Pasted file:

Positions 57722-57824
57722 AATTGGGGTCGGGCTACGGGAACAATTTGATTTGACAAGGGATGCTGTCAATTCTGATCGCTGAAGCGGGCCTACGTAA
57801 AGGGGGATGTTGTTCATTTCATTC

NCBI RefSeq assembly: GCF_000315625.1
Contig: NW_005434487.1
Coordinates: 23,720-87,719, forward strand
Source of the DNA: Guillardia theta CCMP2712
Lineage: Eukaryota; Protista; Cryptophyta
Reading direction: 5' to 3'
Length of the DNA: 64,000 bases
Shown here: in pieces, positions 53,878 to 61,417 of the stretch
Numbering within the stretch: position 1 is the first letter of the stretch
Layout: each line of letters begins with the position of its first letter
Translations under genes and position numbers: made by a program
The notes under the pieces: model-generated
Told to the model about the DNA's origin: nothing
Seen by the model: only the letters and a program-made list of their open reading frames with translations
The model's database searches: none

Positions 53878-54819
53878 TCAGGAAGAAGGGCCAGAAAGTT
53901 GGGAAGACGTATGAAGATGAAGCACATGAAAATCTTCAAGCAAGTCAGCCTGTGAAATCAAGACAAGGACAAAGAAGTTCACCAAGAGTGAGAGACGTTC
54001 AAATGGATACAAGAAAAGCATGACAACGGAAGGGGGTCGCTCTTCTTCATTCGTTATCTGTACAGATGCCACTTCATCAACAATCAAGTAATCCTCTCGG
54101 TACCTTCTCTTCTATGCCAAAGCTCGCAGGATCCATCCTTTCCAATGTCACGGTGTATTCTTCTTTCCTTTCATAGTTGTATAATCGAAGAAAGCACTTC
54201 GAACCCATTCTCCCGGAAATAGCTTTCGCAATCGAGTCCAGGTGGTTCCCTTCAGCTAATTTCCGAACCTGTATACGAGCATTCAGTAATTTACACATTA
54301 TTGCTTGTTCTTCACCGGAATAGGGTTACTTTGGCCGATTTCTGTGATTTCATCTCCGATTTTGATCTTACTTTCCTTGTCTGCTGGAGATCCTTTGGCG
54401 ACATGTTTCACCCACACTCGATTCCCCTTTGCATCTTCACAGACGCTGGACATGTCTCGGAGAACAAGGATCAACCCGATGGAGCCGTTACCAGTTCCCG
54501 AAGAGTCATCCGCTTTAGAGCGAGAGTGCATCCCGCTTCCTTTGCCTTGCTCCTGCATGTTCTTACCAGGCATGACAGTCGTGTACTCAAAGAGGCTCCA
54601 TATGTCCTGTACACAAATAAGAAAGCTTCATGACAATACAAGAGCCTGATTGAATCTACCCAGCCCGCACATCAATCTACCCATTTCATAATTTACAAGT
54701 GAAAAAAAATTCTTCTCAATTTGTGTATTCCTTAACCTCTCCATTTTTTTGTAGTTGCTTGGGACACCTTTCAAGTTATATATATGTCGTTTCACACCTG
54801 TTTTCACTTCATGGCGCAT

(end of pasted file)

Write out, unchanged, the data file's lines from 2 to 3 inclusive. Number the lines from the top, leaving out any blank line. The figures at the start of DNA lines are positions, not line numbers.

57722 AATTGGGGTCGGGCTACGGGAACAATTTGATTTGACAAGGGATGCTGTCAATTCTGATCGCTGAAGCGGGCCTACGTAA
57801 AGGGGGATGTTGTTCATTTCATTC